The former demands no initial action at all, you simply stand by and observe. The latter involves picking up the secateurs or garden
shears and trimming certain herbaceous perennials just as they`re gearing up to flower. Believe it or not, this can enhance their performance.
I`ve been observing our apple trees daily since the first flower buds opened, assessing the level of insect activity which offers an early indication of the potential crop. The weather was reasonable with little wind or rain, bee species were out in force. So, by the time those three days of destructive wind arrived recently, the fruits had formed and stood firm throughout. First hurdle negotiated!
This is the point at which we look objectively at the tiny clusters of fruits, not only on our apple trees but also the pear, plum and cherry, and remind ourselves that to achieve optimum size in maturity they need adequate water, food and space. Given that the first two are offered, we can create space by removing some of the fruits i.e. thinning-out the crop. However, it`s best to hold fire until June has passed because mother nature likes to take the lead in this process.
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`Lots of tiny apples have fallen from my tree` is a typical June comment from gardening beginners. `Why?` Truth is, there are various reasons why this occurs. First and foremost is the natural reaction of an organism shedding a percentage of a crop it cannot support through to maturity. If there is a prolonged drought the roots cannot source sufficient water to sustain lots of fruit. This can also happen when a tree is short of carbohydrate because this energy source is the product of photosynthesis, a process that is in turn controlled by weather conditions.
Young fruit trees show a greater loss because of their immaturity, but this recedes with age. Remember, the fewer the fruits, the bigger they become. Good cultivation helps prevent a heavy June loss. I pursue a programme of applying balanced general fertilizer in March followed by organic mulch and watering when necessary throughout the season. It works!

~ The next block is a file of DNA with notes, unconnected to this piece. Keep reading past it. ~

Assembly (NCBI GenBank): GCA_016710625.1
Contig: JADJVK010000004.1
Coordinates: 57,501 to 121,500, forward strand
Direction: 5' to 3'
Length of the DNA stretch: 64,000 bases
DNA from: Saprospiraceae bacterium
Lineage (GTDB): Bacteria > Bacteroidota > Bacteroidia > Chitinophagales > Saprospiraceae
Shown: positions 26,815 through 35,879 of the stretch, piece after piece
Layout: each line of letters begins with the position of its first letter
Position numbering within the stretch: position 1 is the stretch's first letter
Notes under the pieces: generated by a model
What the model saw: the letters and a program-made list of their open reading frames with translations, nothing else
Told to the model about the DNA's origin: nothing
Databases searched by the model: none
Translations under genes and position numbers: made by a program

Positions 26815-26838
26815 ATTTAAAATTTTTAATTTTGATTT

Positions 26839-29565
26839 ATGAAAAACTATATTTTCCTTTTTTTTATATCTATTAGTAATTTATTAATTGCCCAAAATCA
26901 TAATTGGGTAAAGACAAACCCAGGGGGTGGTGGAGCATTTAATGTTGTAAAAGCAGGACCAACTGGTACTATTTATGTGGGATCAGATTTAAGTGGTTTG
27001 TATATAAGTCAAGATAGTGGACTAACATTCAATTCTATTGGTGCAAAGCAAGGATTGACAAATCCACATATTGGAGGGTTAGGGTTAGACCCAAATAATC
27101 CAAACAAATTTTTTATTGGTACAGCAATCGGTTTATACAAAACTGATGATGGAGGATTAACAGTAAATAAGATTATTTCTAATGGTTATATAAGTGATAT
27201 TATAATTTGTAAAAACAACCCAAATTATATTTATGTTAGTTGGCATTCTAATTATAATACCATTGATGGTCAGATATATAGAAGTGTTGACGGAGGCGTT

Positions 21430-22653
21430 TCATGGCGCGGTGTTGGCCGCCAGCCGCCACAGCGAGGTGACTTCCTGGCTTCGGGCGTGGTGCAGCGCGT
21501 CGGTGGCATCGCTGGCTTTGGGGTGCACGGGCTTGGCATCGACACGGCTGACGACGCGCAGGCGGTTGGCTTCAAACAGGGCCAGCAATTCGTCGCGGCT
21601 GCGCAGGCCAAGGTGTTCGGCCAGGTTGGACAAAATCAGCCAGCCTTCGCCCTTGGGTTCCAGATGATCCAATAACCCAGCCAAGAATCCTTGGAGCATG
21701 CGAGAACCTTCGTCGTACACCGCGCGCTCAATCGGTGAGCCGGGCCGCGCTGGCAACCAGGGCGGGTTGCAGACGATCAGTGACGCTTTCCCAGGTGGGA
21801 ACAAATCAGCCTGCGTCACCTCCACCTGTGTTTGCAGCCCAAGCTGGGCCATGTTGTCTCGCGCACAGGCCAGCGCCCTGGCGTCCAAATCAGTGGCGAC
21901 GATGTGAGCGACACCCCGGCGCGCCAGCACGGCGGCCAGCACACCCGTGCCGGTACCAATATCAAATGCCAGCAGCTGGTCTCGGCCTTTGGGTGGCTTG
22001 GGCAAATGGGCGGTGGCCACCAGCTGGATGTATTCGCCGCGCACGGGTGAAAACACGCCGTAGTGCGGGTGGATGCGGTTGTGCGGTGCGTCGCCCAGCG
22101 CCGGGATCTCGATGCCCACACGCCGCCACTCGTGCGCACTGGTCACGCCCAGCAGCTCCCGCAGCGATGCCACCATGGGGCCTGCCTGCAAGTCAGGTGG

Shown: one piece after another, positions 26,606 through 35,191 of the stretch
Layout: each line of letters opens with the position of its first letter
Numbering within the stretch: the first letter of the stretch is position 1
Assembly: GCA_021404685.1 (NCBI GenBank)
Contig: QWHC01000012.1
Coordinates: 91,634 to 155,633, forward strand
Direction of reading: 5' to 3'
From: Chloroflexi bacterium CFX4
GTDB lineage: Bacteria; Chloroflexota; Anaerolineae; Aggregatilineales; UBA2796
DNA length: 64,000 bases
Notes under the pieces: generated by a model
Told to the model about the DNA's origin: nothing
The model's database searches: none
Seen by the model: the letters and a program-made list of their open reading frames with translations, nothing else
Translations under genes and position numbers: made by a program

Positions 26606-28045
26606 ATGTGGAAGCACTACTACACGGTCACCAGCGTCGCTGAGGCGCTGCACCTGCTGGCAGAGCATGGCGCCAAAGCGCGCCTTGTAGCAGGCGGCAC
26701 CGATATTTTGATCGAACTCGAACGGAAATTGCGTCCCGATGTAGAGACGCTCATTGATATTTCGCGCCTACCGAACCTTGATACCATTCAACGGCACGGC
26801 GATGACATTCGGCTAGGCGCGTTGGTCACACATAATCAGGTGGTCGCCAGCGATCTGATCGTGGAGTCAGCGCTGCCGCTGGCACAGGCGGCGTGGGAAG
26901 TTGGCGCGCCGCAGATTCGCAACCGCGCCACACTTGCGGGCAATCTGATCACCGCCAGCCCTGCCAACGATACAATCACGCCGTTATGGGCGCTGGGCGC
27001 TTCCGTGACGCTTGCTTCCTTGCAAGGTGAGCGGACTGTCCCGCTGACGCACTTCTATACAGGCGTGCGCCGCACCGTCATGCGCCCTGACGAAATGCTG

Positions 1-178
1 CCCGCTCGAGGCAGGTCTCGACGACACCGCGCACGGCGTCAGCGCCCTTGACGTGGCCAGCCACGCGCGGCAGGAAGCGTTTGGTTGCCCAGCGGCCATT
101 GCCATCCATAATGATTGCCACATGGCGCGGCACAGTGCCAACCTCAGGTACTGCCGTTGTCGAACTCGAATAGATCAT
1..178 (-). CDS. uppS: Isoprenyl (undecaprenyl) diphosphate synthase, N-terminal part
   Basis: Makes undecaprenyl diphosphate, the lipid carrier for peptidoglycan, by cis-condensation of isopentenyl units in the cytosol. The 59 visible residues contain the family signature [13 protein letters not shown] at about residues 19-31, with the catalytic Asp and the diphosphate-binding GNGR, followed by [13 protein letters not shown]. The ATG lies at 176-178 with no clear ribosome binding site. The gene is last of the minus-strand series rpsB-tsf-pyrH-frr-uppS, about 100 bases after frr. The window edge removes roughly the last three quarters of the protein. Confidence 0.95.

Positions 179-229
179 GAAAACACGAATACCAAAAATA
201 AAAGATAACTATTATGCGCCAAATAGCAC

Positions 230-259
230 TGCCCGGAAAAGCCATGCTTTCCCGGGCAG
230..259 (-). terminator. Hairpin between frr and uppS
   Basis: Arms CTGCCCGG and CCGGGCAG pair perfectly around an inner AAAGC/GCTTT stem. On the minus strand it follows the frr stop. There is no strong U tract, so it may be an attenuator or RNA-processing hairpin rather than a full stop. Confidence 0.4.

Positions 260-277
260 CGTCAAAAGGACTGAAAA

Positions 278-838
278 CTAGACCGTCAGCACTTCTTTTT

The `Chelsea chop` is a pruning activity centred on herbaceous
perennials. The only connection between it and the famous flower show is the time of year both events take place. But why prune these attractive ornamental plants when they`re making a surge of growth that leads up to flowering?
Circumstances can play a part in the decision to chop or not. For
example, if you have a mixed border in which all the herbaceous plants flower at the same time, say for a month or so, then fade, selective early pruning can help extend the show.
By reducing some of the plants by one third to a half, you are forcing
them to develop more lateral shoots which leads to more flowers. They can take one month or more to form, but that`s often spot on for take over from plants that remained unpruned and bloomed at the normal time. A slightly different approach involves pruning only half of a plant, say, a helianthus, standing 60 centimetres high. Allow the front facing stems to proceed with normal flowering but reduce those facing the back of border by half. Those you pruned will develop unseen then pop into view with fresh flowers as their front counter-parts fade. This works with roses too.
Interested in trying this method? If you`re unsure, experiment with a
single plant whose growth habit you`re familiar with, pruning half the stems and allowing the remainder to develop naturally. Plants that respond to the Chelsea chop include, nepeta, campanula, rudbeckia, helenium, achillea, aster, phlox, echinacea, sedum and penstemon.
Penstemon is such a reliable ornamental perennial for continuity of flowering. The earliest blooms are just opening and given reasonable autumn weather will persist deep into November. However, half of the dozen varieties in this garden have had their first CC and others will follow in mid-July. This ensures not only constant flowering but also a stream of stem cuttings that root so easily.
When three days of high winds passed through the garden, they flattened a group of tall blue comfrey (Symphytum caucasicum) that buzzed with bee activity. Pruning to ground level would have seen it re-growing in no time, but we can`t because it was planted for their benefit and they refuse to leave those flowers. But all is not lost, If you prune geraniums, delphiniums, chives and other bee favourites to ground when they`ve run out of steam in summer, there`s a good chance they`ll come back with late blooms!